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Limonia acidissima - Kapitha
Limonia acidissima is the only species within the monotypic genus Limonia. It is native to the Indomalaya ecozone to Bangladesh, India, Pakistan, Sri Lanka, and in Indochinese ecoregion east to Java and the Malesia ecoregion.
- 1 Uses
- 2 Parts Used
- 3 Chemical Composition
- 4 Common names
- 5 Properties
- 6 Habit
- 7 Identification
- 8 List of Ayurvedic medicine in which the herb is used
- 9 Where to get the saplings
- 10 Mode of Propagation
- 11 How to plant/cultivate
- 12 Commonly seen growing in areas
- 13 Photo Gallery
- 14 References
- 15 External Links
Limonia acidissima can be used in Food. Pulp of ripe fruits is eaten raw and used in preparation of soft drink and jam.
Fruit pulp contains large quantity of citric acid and other fruit acids, mucilage and minerals.
|English||Wood apple, Monkey fruit|
Reference: Dravya - Substance, Rasa - Taste, Guna - Qualities, Veerya - Potency, Vipaka - Post-digesion effect, Karma - Pharmacological activity, Prabhava - Therepeutics.
Limonia acidissima Contains the Following nutritional components like - Vitamin-C; Phosphorus, Magnesium, Calcium, Sodium, Potassium
|Pinnate||Alternate||Imparipinnate, alternate, 1-3 in a cluster, estipulate; rachis 60-80 mm long, stout, glabrous, often narrowly winged.|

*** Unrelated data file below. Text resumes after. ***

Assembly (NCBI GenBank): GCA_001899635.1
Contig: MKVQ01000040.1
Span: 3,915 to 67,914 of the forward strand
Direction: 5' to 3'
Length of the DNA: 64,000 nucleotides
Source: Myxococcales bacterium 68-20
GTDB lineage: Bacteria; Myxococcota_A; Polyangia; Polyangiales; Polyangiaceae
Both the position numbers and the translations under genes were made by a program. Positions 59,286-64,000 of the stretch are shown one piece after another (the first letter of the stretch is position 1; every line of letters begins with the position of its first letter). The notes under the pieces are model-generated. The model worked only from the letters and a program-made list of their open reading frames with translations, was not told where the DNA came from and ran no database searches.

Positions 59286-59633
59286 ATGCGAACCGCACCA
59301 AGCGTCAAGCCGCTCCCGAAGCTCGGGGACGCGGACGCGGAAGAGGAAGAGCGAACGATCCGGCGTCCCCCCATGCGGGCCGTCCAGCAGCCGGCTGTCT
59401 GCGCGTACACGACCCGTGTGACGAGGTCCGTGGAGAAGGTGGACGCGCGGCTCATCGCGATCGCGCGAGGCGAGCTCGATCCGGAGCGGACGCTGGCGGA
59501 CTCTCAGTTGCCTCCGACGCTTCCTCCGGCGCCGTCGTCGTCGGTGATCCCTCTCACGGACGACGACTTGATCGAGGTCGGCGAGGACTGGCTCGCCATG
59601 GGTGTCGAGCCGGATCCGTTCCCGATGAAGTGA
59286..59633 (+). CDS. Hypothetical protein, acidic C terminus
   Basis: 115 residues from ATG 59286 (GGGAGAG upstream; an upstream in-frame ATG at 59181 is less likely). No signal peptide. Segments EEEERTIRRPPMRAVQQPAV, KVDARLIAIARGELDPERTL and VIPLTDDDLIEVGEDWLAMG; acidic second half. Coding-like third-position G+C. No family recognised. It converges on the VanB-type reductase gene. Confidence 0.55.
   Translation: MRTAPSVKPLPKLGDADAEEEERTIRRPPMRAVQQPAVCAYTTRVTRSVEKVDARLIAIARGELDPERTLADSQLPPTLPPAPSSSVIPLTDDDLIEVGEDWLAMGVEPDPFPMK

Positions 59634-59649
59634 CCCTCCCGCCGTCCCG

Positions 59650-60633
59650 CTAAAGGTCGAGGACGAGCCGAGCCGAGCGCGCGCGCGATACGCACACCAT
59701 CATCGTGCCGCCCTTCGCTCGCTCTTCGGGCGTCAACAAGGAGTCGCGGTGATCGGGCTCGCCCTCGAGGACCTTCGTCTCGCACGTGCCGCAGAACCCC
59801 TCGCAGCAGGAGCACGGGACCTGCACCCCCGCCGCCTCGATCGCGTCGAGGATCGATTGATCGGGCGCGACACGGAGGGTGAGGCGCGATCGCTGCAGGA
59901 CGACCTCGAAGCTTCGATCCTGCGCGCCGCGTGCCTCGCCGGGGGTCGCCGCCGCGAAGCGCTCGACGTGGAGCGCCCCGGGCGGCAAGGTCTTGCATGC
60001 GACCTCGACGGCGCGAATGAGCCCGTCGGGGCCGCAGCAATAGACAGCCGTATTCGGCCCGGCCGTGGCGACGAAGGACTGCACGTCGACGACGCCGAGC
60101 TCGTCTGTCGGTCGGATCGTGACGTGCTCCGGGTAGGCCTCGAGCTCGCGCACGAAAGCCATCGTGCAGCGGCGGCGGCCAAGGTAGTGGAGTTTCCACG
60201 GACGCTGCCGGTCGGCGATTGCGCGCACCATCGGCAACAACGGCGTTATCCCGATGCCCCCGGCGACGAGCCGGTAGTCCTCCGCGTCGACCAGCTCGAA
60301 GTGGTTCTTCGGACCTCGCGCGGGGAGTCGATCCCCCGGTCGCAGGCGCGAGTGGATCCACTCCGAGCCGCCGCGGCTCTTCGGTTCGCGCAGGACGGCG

|Type||Size||Color and composition||Stamen||More information|
|Polygamous||1-3 cm across||Yellow||10-12||Dull red, 1.3 cm across, in axillary cymes; calyx small, flat, 5-toothed, pubescent with out, deciduous. Flowering season is November to March|
|Berry||5-7.6 cm across||Globose, whitish-brown, rind hard and woody; seeds many, embedded in pulp||Many||Fruiting season is November to March|
List of Ayurvedic medicine in which the herb is used
Where to get the saplings
Mode of Propagation
How to plant/cultivate
The wood-apple is generally grown from seeds though seedlings will not bear fruit until at least 15 years old. Multiplication may also be by root cuttings, air-layers, or by budding. Limonia acidissima available through March to August.
Commonly seen growing in areas
- Karnataka Aushadhiya Sasyagalu By Dr.Maagadi R Gurudeva, Page no:263
- "Forest food for Northern region of Western Ghats" by Dr. Mandar N. Datar and Dr. Anuradha S. Upadhye, Page No.105, Published by Maharashtra Association for the Cultivation of Science (MACS) Agharkar Research Institute, Gopal Ganesh Agarkar Road, Pune
- Chemical constituents
- Kappatagudda - A Repertoire of Medicianal Plants of Gadag by Yashpal Kshirasagar and Sonal Vrishni, Page No. 262
- Ayurvedic preparations
- Cultivation Details